Use your knowledge of angles to work out how many degrees the hour and minute hands of a clock travel through in different amounts of time.
How many times in twelve hours do the hands of a clock form a right angle? Use the interactivity to check your answers.
During the third hour after midnight the hands on a clock point in the same direction (so one hand is over the top of the other). At what time, to the nearest second, does this happen?
On a clock the three hands - the second, minute and hour hands - are on the same axis. How often in a 24 hour day will the second hand be parallel to either of the two other hands?
At the time of writing the hour and minute hands of my clock are at right angles. How long will it be before they are at right angles again?
Can you describe the journey to each of the six places on these maps? How would you turn at each junction?
How much do you have to turn these dials by in order to unlock the safes?
Have a good look at these images. Can you describe what is happening? There are plenty more images like this on NRICH's Exploring Squares CD.
This investigation explores using different shapes as the hands of the clock. What things occur as the the hands move.
Geometry problems at primary level that may require resilience.
Geometry problems for primary learners to work on with others.
Geometry problems for inquiring primary learners.
Can you draw perpendicular lines without using a protractor? Investigate how this is possible.
An activity for high-attaining learners which involves making a new cylinder from a cardboard tube.
Geometry problems at primary level that require careful consideration.
This task looks at the different turns involved in different Olympic sports as a way of exploring the mathematics of turns and angles.
How good are you at estimating angles?
Watch this film carefully. Can you find a general rule for explaining when the dot will be this same distance from the horizontal axis?
Which hexagons tessellate?
What is the relationship between the angle at the centre and the angles at the circumference, for angles which stand on the same arc? Can you prove it?
Can you use LOGO to create a systematic reproduction of a basic design? An introduction to variables in a familiar setting.
Interior angles can help us to work out which polygons will tessellate. Can we use similar ideas to predict which polygons combine to create semi-regular solids?
Have you ever noticed how mathematical ideas are often used in patterns that we see all around us? This article describes the life of Escher who was a passionate believer that maths and art can be. . . .
Can you find triangles on a 9-point circle? Can you work out their angles?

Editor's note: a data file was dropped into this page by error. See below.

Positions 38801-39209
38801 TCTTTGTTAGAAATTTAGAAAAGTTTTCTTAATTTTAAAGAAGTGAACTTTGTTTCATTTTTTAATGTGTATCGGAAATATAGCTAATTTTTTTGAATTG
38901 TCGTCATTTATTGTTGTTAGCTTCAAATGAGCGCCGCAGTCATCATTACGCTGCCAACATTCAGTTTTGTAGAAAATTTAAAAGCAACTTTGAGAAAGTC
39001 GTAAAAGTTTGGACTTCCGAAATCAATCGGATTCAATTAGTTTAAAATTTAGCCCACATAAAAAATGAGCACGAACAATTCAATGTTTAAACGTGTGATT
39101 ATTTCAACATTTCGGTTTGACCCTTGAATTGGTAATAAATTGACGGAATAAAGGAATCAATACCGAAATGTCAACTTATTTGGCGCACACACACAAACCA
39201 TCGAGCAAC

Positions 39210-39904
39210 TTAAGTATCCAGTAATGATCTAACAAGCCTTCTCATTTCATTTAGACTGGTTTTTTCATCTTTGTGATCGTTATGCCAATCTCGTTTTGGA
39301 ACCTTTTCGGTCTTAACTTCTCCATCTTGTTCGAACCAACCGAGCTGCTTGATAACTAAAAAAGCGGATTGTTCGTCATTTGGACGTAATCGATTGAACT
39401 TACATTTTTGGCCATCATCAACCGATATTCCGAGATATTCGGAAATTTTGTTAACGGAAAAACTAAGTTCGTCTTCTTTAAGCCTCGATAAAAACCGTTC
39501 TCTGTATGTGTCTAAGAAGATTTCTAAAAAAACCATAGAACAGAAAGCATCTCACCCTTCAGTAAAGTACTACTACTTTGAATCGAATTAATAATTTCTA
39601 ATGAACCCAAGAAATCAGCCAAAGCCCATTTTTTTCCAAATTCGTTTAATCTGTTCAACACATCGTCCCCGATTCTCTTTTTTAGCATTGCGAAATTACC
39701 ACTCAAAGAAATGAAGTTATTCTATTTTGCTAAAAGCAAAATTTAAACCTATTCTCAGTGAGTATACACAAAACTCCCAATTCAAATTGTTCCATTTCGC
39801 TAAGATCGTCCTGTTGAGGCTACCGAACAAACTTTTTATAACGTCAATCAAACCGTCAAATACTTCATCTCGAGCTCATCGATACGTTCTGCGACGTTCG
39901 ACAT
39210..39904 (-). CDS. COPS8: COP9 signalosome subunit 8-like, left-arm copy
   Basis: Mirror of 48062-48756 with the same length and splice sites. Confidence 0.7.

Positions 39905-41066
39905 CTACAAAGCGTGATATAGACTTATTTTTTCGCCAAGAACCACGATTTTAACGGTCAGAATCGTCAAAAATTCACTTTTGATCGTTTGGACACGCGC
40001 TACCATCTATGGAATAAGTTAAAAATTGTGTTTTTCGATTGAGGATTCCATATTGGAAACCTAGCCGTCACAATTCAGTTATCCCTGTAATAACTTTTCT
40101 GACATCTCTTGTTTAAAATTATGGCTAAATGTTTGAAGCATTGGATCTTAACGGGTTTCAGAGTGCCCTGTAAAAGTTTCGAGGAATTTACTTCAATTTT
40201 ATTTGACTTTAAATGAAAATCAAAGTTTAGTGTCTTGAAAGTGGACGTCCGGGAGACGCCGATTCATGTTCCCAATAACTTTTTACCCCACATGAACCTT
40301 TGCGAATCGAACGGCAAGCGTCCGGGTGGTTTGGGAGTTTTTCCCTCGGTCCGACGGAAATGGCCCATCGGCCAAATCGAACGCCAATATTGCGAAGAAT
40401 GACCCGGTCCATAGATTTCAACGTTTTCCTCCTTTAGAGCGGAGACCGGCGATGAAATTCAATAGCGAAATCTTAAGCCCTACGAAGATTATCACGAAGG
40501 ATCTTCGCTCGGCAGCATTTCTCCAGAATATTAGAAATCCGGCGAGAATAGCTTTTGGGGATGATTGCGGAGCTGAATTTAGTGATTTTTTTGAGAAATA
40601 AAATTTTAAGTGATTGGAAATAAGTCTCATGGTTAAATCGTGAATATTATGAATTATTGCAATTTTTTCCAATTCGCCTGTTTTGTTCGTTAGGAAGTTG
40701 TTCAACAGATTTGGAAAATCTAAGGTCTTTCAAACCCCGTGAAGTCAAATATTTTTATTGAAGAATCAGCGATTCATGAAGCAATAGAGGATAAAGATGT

Can you make a right-angled triangle on this peg-board by joining up three points round the edge?
Join pentagons together edge to edge. Will they form a ring?
Semi-regular tessellations combine two or more different regular polygons to fill the plane. Can you find all the semi-regular tessellations?
What shapes should Elly cut out to make a witch's hat? How can she make a taller hat?
Make an equilateral triangle by folding paper and use it to make patterns of your own.
How did the the rotation robot make these patterns?
Jennifer Piggott and Charlie Gilderdale describe a free interactive circular geoboard environment that can lead learners to pose mathematical questions.
Suggestions for worthwhile mathematical activity on the subject of angle measurement for all pupils.
Construct two equilateral triangles on a straight line. There are two lengths that look the same - can you prove it?
Pythagoras of Samos was a Greek philosopher who lived from about 580 BC to about 500 BC. Find out about the important developments he made in mathematics, astronomy, and the theory of music.
Can you use LOGO to create this star pattern made from squares. Only basic LOGO knowledge needed.
You can use a clinometer to measure the height of tall things that you can't possibly reach to the top of, Make a clinometer and use it to help you estimate the heights of tall objects.
Explore patterns based on a rhombus. How can you enlarge the pattern - or explode it?
Where will the point stop after it has turned through 30 000 degrees? I took out my calculator and typed 30 000 ÷ 360. How did this help?
Shogi tiles can form interesting shapes and patterns... I wonder whether they fit together to make a ring?
Draw some angles inside a rectangle. What do you notice? Can you prove it?